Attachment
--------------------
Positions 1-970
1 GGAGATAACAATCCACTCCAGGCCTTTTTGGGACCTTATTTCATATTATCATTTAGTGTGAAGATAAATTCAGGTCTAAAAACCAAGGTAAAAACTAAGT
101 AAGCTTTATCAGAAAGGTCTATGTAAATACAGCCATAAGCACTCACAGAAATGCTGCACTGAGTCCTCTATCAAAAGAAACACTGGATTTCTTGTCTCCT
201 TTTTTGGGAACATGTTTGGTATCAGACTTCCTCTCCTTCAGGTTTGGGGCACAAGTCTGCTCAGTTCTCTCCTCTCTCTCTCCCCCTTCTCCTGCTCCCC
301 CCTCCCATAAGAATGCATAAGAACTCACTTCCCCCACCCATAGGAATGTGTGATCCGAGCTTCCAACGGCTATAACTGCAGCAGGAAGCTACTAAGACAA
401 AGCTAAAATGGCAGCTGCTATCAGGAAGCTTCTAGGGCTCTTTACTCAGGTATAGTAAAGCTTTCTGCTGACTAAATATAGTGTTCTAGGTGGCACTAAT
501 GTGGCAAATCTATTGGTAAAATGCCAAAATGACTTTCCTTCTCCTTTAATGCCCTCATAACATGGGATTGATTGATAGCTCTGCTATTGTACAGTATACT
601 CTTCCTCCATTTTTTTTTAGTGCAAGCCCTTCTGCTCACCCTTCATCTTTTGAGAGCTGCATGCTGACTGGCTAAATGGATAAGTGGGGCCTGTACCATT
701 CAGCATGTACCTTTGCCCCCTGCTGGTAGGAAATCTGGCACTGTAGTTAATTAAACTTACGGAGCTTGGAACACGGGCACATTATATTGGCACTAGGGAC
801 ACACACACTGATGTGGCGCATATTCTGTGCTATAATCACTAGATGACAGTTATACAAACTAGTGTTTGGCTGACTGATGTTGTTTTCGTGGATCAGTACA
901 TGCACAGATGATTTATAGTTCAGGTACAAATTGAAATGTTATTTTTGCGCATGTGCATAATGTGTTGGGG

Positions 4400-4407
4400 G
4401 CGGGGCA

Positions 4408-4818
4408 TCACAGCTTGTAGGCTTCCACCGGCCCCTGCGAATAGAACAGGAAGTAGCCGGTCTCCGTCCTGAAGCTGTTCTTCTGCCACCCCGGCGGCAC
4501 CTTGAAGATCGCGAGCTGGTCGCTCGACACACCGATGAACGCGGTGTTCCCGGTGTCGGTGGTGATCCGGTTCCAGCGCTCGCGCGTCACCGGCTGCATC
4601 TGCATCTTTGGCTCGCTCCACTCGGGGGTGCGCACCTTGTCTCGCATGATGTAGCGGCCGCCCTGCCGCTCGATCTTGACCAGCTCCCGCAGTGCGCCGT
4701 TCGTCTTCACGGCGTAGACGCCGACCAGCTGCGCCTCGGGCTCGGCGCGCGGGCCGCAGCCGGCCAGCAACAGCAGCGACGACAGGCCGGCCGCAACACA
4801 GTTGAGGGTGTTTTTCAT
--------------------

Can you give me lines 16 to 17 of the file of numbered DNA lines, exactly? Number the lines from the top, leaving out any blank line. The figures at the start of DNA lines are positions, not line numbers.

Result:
4408 TCACAGCTTGTAGGCTTCCACCGGCCCCTGCGAATAGAACAGGAAGTAGCCGGTCTCCGTCCTGAAGCTGTTCTTCTGCCACCCCGGCGGCAC
4501 CTTGAAGATCGCGAGCTGGTCGCTCGACACACCGATGAACGCGGTGTTCCCGGTGTCGGTGGTGATCCGGTTCCAGCGCTCGCGCGTCACCGGCTGCATC